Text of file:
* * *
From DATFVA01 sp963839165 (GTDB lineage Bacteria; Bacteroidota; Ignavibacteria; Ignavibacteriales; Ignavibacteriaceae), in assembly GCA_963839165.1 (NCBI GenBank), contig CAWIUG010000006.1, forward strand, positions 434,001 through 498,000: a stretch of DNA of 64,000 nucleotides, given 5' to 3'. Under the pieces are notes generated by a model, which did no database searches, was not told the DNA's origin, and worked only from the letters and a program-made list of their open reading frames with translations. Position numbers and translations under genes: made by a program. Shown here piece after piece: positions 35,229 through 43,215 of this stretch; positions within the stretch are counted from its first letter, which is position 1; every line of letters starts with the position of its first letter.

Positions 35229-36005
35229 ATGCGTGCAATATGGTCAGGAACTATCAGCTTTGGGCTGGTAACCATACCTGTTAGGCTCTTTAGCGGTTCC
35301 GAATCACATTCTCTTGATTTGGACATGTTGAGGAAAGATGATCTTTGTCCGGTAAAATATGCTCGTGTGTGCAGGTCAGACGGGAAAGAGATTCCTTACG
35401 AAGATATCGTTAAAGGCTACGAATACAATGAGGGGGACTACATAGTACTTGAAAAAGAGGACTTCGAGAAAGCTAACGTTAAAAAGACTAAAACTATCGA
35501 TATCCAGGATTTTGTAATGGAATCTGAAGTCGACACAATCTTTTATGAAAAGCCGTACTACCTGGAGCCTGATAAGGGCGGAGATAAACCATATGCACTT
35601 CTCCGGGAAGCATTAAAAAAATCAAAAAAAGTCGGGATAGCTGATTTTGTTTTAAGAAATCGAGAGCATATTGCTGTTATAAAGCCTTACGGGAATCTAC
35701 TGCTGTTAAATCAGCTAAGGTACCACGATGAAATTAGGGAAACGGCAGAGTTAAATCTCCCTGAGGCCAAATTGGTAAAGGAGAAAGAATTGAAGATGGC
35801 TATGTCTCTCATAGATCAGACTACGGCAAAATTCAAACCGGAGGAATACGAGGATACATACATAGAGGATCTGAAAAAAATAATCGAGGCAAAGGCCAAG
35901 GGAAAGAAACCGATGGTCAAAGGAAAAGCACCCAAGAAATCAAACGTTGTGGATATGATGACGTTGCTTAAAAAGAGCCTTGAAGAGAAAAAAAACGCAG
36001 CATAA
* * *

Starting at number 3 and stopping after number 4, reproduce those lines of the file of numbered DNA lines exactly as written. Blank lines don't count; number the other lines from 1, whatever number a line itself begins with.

35229 ATGCGTGCAATATGGTCAGGAACTATCAGCTTTGGGCTGGTAACCATACCTGTTAGGCTCTTTAGCGGTTCC
35301 GAATCACATTCTCTTGATTTGGACATGTTGAGGAAAGATGATCTTTGTCCGGTAAAATATGCTCGTGTGTGCAGGTCAGACGGGAAAGAGATTCCTTACG